‘Draw good from evil’: France should use Coronavirus outbreak to reduce reliance on Chinese-supplied goods, minister says
French finance minister Bruno Le Maire has warned that the outbreak of the coronavirus should act as a catalyst for France to begin reducing its “dependence” on China for certain goods.
Meeting with business figures on Friday, Le Maire said the crisis would have a 0.1 percent impact on France's GDP growth in 2020, assuming the outbreak is reaching its peak. While the number seems small, it is significant considering the fact that yearly GDP growth is usually in the small single digits.
Le Maire announced a series of short-term measures to limit the impact of the slowdown caused by the epidemic. The ministry is also looking into the possibility of using the coronavirus as a ‘force majeure’ to allow certain French companies to free themselves from contractual obligations, Les Echos reported.Also on rt.com ‘Tough year for airlines’: Global air traffic could fall for 1st time since 2003 due to coronavirus
“We need to grasp this epidemic to question ourselves on our strategic dependence, in terms of supply, on certain industrial sectors,” Le Maire said, pointing to the automobile and health sectors in particular and noting that almost 80 percent of active ingredients for drugs are produced in China.
Ultimately, he said, the coronavirus crisis could be an opportunity for France to “draw good from evil” by fixing vulnerabilities in supply.
Le Maire’s comments indicate that reliance on Chinese goods is all well and good in normal circumstances, but this quickly changes in times of crisis.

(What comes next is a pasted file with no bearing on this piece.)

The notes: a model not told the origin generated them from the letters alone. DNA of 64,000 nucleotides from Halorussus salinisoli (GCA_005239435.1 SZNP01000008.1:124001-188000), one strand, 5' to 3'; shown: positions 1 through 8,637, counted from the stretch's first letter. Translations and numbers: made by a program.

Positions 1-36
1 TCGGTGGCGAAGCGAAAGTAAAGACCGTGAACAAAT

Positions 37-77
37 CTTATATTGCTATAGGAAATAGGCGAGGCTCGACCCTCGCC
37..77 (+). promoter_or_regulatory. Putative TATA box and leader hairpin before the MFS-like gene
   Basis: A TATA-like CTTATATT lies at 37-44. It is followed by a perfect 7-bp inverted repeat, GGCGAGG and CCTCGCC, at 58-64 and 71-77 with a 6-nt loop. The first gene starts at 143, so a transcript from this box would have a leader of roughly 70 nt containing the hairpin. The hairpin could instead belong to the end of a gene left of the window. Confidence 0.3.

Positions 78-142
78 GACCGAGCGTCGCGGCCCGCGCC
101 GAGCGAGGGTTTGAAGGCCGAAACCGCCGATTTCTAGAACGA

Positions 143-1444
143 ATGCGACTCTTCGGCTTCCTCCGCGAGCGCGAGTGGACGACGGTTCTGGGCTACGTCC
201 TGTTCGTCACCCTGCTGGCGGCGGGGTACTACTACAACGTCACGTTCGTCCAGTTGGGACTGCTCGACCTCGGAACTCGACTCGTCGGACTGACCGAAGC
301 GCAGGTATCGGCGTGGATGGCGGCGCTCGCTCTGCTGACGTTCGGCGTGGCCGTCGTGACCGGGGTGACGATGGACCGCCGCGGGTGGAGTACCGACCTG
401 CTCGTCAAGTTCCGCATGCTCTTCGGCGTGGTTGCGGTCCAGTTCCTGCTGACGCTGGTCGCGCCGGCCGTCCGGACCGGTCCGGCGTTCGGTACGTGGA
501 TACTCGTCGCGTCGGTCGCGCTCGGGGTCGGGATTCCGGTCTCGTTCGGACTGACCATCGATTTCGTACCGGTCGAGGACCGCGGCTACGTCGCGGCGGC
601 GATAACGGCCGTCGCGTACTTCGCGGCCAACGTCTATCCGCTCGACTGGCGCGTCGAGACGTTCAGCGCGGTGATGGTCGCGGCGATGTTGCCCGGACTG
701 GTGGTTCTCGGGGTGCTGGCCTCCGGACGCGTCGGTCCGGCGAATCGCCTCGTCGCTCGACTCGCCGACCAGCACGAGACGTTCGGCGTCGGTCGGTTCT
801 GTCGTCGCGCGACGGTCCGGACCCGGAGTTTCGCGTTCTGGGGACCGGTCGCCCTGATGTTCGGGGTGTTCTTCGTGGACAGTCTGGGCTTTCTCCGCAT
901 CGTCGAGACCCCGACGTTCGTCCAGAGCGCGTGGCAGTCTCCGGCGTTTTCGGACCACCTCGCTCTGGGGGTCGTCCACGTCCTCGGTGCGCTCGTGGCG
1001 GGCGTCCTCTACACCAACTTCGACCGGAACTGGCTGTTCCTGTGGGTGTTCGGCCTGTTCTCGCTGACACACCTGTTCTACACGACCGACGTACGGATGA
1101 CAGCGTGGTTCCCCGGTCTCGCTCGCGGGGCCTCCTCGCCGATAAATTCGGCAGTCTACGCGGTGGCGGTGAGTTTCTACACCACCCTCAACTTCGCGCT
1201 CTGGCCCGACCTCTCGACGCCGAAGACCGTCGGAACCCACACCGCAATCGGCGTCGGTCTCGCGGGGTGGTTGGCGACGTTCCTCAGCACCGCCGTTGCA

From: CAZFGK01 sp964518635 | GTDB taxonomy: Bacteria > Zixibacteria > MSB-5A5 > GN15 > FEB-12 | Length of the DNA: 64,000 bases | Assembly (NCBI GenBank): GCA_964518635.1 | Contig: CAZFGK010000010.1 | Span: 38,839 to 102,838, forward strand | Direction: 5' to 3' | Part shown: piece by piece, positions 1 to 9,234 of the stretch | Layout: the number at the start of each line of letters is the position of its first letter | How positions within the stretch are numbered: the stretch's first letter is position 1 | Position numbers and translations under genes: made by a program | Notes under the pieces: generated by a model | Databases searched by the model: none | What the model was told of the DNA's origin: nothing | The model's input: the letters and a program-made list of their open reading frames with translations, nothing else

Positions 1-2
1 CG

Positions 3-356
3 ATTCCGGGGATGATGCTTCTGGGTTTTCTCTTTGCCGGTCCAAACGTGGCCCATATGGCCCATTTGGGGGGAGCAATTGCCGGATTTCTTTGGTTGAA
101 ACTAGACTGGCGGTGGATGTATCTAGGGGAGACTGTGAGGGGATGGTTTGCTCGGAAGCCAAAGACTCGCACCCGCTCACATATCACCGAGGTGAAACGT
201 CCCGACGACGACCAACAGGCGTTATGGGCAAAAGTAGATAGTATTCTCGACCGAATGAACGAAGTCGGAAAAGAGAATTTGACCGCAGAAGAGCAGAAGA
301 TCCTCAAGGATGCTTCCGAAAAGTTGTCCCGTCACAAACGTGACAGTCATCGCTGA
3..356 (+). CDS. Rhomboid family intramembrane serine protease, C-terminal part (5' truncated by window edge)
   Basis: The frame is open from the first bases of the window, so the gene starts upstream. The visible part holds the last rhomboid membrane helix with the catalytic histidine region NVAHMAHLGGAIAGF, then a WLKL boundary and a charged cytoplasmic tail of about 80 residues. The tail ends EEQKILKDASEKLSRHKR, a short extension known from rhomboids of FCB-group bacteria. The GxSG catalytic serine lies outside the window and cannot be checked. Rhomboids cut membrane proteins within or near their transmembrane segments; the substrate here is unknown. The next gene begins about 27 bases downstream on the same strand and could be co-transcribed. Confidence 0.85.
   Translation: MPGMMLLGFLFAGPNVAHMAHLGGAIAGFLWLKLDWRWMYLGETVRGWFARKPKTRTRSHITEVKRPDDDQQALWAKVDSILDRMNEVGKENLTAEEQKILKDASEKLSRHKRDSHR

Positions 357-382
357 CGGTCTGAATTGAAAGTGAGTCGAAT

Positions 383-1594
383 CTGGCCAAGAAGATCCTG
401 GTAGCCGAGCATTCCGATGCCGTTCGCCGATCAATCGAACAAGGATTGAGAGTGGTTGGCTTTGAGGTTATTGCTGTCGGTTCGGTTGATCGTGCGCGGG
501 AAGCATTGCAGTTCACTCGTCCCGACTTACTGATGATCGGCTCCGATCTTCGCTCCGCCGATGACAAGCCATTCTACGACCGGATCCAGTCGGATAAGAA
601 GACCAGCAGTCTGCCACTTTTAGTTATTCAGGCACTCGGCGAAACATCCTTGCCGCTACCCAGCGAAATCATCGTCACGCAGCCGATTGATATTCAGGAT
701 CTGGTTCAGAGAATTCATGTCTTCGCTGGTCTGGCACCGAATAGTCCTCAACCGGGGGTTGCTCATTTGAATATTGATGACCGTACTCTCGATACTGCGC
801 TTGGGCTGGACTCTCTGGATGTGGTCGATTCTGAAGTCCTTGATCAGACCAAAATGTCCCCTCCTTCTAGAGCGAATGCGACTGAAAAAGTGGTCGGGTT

Germany also warned on Friday that the coronavirus crisis could impact its economy due to its dependence on Chinese supply chains.Also on rt.com Coronavirus pandemic could wipe $1.1 TRILLION off global economy — Oxford Economics
The country’s finance ministry said the coronavirus could "pose a risk to foreign trade developments in the coming months." Germany stuck to its predicted economic growth forecast of 1.1 percent for the year, however, despite the outbreak.
China’s list of sins against the West has grown in recent times as the US launched an international pressure campaign against tech giant Huawei, warning other countries to steer clear of its 5G products and even threatening that intelligence-sharing could be affected if European nations do not bow to Washington’s demands.
Europe, for the most part, has been reluctant to heed US dictats warning against the use of Huawei products, and Britain recently cleared the way for the Chinese company to become a supplier of some of its 5G network technology. Germany has indicated it has similar intentions.
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